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High affinity agonistic metal ion binding sites within the melanocortin 4 receptor illustrate conformational change of transmembrane region 3
Uppsala University, Disciplinary Domain of Medicine and Pharmacy, Faculty of Medicine, Department of Neuroscience, Pharmacology.
Uppsala University, Disciplinary Domain of Medicine and Pharmacy, Faculty of Medicine, Department of Neuroscience, Pharmacology.
Uppsala University, Disciplinary Domain of Medicine and Pharmacy, Faculty of Medicine, Department of Neuroscience, Pharmacology.
Uppsala University, Disciplinary Domain of Medicine and Pharmacy, Faculty of Medicine, Department of Neuroscience, Pharmacology.
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2003 (English)In: Journal of Biological Chemistry, ISSN 0021-9258, E-ISSN 1083-351X, Vol. 278, no 51, 51521-51526 p.Article in journal (Refereed) Published
Abstract [en]

We created a molecular model of the human melanocortin 4 receptor (MC4R) and introduced a series of His residues into the receptor protein to form metal ion binding sites. We were able to insert micromolar affinity binding sites for zinc between transmembrane region (TM) 2 and TM3 where the metal ion alone was able to activate this peptide binding G-protein-coupled receptor. The exact conformation of the metal ion interactions allowed us to predict the orientation of the helices, and remodeling of the receptor protein indicated that Glu100 and Ile104 in TM2 and Asp122 and Ile125 in TM3 are directed toward a putative area of activation of the receptor. The molecular model suggests that a rotation of TM3 may be important for activation of the MC4R. Previous models of G-protein-coupled receptors have suggested that unlocking of a stabilizing interaction between the DRY motif, in the cytosolic part of TM3, and TM6 is important for the activation process. We suggest that this unlocking process may be facilitated through creation of a new interaction between TM3 and TM2 in the MC4R.

Place, publisher, year, edition, pages
American Society for Biochemistry and Molecular Biology, 2003. Vol. 278, no 51, 51521-51526 p.
National Category
Medical and Health Sciences
Identifiers
URN: urn:nbn:se:uu:diva-94033DOI: 10.1074/jbc.M307683200ISI: 000187206300083PubMedID: 14523020OAI: oai:DiVA.org:uu-94033DiVA: diva2:167724
Available from: 2006-03-03 Created: 2006-03-03 Last updated: 2017-12-14Bibliographically approved
In thesis
1. Classification, Evolution, Pharmacology and Structure of G protein-coupled Receptors
Open this publication in new window or tab >>Classification, Evolution, Pharmacology and Structure of G protein-coupled Receptors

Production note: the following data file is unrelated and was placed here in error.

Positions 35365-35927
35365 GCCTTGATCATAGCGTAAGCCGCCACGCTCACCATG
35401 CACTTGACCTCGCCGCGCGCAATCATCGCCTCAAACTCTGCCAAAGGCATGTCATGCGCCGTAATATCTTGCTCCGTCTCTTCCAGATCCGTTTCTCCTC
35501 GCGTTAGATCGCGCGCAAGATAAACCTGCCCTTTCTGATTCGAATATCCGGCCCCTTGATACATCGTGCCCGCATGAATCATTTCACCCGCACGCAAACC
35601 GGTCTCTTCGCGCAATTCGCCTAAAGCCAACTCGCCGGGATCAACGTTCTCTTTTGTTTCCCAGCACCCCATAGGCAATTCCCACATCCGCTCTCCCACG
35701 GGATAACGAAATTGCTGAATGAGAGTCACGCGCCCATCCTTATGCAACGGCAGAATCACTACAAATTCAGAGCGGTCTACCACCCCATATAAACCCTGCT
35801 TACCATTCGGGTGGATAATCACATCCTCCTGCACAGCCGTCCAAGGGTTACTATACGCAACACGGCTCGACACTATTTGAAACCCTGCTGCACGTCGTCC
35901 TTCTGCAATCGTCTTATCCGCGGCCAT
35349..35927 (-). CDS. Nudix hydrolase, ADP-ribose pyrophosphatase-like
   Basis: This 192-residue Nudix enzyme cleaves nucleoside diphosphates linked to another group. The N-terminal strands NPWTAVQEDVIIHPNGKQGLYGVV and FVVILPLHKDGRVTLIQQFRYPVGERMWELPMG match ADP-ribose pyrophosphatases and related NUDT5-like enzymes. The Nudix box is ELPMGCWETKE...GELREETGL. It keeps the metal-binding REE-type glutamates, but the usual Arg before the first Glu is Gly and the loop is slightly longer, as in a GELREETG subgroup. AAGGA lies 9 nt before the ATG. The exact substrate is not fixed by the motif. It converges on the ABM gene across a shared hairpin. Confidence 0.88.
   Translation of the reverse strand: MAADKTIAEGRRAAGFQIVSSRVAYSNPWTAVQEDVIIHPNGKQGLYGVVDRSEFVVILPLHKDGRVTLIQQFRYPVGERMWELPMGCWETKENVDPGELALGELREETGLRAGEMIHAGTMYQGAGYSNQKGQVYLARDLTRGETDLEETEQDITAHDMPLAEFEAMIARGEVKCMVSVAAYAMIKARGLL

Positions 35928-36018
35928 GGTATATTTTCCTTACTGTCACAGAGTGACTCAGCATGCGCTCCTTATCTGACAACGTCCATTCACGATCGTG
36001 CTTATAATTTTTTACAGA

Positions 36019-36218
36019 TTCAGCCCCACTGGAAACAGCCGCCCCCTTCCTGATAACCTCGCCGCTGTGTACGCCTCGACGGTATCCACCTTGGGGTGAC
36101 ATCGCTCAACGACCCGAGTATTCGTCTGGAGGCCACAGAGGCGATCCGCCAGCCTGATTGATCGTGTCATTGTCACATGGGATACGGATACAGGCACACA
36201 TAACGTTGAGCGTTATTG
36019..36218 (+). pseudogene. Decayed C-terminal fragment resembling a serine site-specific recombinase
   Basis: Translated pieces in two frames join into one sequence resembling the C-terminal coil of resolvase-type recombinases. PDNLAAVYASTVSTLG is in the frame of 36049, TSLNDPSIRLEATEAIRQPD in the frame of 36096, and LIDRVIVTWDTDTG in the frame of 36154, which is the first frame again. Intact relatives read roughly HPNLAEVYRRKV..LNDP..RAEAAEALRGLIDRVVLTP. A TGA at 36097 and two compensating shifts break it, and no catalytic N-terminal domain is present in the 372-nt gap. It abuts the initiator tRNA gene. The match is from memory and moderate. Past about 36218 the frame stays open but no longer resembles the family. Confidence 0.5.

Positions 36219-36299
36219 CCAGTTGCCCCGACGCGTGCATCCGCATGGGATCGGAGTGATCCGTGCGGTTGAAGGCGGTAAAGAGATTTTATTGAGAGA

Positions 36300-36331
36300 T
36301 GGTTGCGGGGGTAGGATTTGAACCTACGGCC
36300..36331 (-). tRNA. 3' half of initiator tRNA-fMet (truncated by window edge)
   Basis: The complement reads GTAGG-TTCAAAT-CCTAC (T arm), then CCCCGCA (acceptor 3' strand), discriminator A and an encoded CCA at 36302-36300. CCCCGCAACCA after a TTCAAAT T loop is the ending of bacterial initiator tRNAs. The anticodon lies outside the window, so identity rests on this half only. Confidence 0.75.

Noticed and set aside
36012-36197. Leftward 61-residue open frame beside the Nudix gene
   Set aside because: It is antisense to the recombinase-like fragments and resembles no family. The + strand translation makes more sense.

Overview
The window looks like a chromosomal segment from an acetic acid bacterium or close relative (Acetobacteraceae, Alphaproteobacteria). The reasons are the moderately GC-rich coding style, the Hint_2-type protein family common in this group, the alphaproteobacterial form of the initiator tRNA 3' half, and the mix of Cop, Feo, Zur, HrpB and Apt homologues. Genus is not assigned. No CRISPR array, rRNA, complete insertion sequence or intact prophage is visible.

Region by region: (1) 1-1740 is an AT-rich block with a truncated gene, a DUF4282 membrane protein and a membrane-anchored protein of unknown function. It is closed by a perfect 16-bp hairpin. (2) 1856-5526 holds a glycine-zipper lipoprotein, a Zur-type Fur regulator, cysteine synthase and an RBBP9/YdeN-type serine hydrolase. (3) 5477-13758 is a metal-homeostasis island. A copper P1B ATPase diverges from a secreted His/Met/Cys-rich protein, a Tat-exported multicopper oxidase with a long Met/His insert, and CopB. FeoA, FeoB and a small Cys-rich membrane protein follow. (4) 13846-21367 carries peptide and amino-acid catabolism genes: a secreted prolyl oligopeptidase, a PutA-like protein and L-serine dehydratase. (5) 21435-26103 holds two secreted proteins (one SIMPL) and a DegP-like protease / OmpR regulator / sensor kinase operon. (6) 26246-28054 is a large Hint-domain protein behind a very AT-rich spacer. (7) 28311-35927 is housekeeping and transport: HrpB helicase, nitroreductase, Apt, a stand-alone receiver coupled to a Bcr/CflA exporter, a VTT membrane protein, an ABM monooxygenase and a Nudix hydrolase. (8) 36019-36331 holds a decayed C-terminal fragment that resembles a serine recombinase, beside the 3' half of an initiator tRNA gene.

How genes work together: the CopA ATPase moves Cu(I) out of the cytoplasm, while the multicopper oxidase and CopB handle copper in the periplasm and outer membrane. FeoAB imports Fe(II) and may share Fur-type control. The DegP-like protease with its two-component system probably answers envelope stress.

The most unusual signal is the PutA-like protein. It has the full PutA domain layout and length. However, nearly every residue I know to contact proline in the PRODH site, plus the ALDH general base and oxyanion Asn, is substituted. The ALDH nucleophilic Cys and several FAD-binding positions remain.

2006 (English)Doctoral thesis, comprehensive summary (Other academic)
Abstract [en]

G protein-coupled receptors (GPCR) are integral membrane proteins with seven α-helices that translate a remarkable diversity of signals into cellular responses. The superfamily of GPCRs is among the largest and most diverse protein families in vertebrates.

We have searched the human genome for GPCRs and show that the family includes approximately 800 proteins, which can divided into five main families; Glutamate, Rhodopsin, Adhesion, Frizzled/Taste2 and Secretin. This study represents one of the first overall road maps of the GPCR family in a mammalian genome. Moreover, we identified eight novel members of the human Adhesion family which are characterized by long N-termini with various domains. We also investigated the GPCR repertoire of the chicken genome, where we manually verified a total of 557 chicken GPCRs. We detected several specific expansions and deletions that may reflect some of the functional differences between human and chicken.

Substantial effort has been made over the years to find compounds that can bind and activate the melanocortin 4 receptor (MC4R). This receptor is involved in food intake and is thus an important target for antiobesity drugs. We used site-directed mutagenesis to insert micromolar affinity binding sites for zinc between transmembrane (TM) regions 2 and 3. We generated a molecular model of the human MC4R which suggests that a rotation of TM3 is important for activation of the MC4R.

Furthermore, we present seven new vertebrate prolactin releasing hormone receptors (PRLHRs) and show that they form two separate subtypes, PRLHR1 and PRLHR2. We performed a pharmacological characterization of the human PRLHR which showed that the receptor can bind neuropeptide Y (NPY) related ligands. We propose that an ancestral PRLH peptide has coevolved with a redundant NPY binding receptor, which then became PRLHR. This suggests how gene duplication events can lead to novel peptide ligand/receptor interactions and hence spur the evolution of new physiological functions.

Place, publisher, year, edition, pages
Uppsala: Acta Universitatis Upsaliensis, 2006. 65 p.
Series
Digital Comprehensive Summaries of Uppsala Dissertations from the Faculty of Medicine, ISSN 1651-6206 ; 108
Keyword
Pharmacology, Classification, Structure, Pharmacology, Evolution, G protein-coupled receptor, Farmakologi
National Category
Pharmacology and Toxicology
Identifiers
urn:nbn:se:uu:diva-6356 (URN)91-554-6466-1 (ISBN)
Public defence
2006-03-24, Room B21, BMC, Husargatan 3, Uppsala, 09:15
Opponent
Supervisors
Available from: 2006-03-03 Created: 2006-03-03 Last updated: 2013-04-04Bibliographically approved

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Lagerström, Malin C.Fredriksson, RobertHaitina, TatjanaLing, Maria K.Schiöth, Helgi B.

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